In this fiercely ambitious study, Meredith Anne Hoy seeks to reestablish the very definitions of digital art and aesthetics in art history. She begins by problematizing the notion of digital aesthetics, tracing the nineteenth- and twentieth-century movements that sought to break art down into its constituent elements, which in many ways predicted and paved the way for our acceptance of digital art. Through a series of case studies, Hoy questions the separation between analog and digital art and finds that while there may be sensual and experiential differences, they fall within the same technological categories. She also discusses computational art, in which the sole act of creation is the building of a self-generating algorithm. The medium isn't the message-what really matters is the degree to which the viewer can sense a creative hand in the art.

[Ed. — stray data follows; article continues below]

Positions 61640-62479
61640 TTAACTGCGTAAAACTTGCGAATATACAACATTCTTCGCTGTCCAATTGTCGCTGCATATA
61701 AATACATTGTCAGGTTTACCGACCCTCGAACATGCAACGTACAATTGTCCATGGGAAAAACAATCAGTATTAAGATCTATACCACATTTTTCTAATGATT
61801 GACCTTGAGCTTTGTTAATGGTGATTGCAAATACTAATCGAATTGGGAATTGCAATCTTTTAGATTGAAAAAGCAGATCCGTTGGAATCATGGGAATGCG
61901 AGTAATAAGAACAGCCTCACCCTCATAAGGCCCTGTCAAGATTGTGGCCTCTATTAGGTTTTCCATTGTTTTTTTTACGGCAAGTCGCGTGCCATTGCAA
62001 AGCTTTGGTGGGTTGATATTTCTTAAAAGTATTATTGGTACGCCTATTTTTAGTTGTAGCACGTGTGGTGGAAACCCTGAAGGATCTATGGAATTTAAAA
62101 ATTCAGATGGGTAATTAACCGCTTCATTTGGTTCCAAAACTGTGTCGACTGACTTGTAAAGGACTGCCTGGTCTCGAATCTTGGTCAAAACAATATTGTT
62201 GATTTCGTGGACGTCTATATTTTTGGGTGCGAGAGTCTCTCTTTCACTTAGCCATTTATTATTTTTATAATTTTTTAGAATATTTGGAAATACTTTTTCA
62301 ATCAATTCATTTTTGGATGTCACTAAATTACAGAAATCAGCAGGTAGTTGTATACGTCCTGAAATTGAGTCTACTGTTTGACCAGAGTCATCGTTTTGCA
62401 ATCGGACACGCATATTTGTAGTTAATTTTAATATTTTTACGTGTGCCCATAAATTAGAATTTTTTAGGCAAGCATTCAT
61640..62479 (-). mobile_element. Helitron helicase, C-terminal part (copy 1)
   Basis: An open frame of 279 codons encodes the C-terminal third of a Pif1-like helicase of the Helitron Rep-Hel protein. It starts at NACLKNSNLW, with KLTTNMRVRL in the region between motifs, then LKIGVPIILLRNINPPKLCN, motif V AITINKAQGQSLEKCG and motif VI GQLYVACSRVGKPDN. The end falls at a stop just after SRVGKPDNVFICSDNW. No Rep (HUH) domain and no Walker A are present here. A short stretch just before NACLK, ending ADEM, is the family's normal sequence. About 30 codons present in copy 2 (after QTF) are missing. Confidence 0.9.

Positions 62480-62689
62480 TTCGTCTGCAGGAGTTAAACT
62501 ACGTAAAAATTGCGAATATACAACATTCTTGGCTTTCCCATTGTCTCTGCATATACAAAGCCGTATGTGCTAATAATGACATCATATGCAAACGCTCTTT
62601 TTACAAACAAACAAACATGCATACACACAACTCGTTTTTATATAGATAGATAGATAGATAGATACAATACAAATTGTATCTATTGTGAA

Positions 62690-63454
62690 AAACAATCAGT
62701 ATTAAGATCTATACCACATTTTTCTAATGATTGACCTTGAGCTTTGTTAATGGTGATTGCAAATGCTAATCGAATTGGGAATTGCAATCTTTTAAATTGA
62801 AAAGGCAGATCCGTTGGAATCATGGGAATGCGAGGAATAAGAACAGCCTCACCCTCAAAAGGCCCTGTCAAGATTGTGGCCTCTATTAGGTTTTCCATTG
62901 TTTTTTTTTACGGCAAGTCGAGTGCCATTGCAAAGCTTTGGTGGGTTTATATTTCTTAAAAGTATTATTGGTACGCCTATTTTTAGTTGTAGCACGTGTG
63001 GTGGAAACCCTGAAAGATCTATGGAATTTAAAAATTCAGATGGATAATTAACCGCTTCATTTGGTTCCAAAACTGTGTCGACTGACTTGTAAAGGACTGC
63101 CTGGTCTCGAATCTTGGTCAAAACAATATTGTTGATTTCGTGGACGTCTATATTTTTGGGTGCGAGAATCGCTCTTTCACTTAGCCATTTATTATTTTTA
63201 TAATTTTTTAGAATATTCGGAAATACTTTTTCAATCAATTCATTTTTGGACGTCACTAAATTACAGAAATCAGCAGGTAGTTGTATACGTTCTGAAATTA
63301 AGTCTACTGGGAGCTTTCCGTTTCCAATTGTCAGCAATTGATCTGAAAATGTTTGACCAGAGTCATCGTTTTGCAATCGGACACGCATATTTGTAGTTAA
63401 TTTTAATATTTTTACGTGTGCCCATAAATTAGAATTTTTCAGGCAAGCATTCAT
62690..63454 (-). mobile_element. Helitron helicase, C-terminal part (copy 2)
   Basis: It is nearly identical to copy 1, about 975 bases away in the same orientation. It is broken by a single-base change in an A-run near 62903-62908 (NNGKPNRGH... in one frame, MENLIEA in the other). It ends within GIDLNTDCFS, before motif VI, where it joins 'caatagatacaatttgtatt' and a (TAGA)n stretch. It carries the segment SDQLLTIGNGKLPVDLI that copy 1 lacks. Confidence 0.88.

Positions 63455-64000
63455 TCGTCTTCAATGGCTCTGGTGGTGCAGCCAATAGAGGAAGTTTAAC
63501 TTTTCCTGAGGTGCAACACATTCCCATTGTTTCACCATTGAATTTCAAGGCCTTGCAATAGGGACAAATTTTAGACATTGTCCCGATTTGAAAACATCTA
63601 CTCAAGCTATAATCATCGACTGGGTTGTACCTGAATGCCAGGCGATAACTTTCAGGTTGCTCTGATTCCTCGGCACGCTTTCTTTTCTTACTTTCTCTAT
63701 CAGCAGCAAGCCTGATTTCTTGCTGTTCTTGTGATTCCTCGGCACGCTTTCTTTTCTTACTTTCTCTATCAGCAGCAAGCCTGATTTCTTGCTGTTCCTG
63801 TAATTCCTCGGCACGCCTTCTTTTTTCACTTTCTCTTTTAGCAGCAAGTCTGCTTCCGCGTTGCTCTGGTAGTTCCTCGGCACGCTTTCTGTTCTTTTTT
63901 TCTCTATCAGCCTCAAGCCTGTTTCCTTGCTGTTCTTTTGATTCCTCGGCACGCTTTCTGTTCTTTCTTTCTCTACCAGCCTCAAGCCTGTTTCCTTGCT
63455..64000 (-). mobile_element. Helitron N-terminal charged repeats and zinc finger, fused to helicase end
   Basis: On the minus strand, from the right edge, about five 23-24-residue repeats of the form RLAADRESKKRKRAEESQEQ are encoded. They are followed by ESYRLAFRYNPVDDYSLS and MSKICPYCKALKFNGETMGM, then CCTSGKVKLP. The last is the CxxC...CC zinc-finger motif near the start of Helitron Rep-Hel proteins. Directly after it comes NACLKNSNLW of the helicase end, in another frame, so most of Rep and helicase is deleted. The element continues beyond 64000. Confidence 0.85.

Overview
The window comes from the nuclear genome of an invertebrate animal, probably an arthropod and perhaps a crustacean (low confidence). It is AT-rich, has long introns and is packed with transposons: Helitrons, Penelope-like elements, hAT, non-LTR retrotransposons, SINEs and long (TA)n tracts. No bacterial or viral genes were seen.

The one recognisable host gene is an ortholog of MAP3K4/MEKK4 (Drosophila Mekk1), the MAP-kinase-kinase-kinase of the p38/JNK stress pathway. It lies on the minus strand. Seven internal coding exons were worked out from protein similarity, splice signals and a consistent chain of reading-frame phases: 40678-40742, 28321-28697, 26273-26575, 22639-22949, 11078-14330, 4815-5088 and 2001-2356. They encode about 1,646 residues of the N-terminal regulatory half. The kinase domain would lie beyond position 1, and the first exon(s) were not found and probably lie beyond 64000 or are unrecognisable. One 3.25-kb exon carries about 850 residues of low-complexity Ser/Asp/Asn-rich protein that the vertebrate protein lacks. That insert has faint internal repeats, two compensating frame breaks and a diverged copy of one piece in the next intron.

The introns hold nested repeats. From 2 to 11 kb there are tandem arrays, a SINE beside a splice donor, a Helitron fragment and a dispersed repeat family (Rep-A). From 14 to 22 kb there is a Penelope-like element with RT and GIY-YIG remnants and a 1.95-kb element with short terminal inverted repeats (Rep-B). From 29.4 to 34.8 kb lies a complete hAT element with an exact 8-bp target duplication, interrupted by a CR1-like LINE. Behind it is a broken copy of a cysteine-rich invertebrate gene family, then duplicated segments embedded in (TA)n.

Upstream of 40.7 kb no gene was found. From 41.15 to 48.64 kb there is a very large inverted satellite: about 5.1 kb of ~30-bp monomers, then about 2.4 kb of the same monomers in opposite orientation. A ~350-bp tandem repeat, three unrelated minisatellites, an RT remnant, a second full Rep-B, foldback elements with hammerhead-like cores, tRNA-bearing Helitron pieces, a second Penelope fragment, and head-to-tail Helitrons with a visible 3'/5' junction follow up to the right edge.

This book examines the Small Business Lending Fund, with a focus on the supply and demand for small business loans. Congressional interest in small businesses reflects, in part, concerns about economic growth and unemployment. Small businesses, defined as having fewer than 500 employees, have played an important role in net employment growth during previous economic recoveries. However, recent data show that net employment growth at small businesses is not increasing at the same rate as in previous economic recoveries. Some have argued that current economic conditions make it imperative that the federal government provide additional resources to assist small businesses in acquiring capital necessary to start, continue, or expand operations and create jobs. Others worry about the long-term adverse economic effects of spending programs that increase the federal deficit.
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